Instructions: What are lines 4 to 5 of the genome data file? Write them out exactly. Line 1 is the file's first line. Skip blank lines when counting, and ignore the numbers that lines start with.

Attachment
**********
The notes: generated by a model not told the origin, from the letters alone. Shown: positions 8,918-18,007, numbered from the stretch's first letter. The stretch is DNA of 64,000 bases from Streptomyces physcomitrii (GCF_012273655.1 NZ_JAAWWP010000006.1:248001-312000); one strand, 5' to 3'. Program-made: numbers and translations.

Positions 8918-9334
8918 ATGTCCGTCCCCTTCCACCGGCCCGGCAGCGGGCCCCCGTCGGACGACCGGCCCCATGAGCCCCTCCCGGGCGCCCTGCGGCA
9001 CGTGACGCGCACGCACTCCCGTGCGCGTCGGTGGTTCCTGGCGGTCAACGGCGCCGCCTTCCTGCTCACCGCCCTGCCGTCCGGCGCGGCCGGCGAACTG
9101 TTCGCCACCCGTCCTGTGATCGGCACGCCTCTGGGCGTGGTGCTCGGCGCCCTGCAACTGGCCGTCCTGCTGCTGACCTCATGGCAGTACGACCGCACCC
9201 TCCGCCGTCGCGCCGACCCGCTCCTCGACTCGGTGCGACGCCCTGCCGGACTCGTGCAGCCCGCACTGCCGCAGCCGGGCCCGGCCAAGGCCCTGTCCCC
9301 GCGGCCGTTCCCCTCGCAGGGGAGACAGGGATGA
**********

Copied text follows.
9001 CGTGACGCGCACGCACTCCCGTGCGCGTCGGTGGTTCCTGGCGGTCAACGGCGCCGCCTTCCTGCTCACCGCCCTGCCGTCCGGCGCGGCCGGCGAACTG
9101 TTCGCCACCCGTCCTGTGATCGGCACGCCTCTGGGCGTGGTGCTCGGCGCCCTGCAACTGGCCGTCCTGCTGCTGACCTCATGGCAGTACGACCGCACCC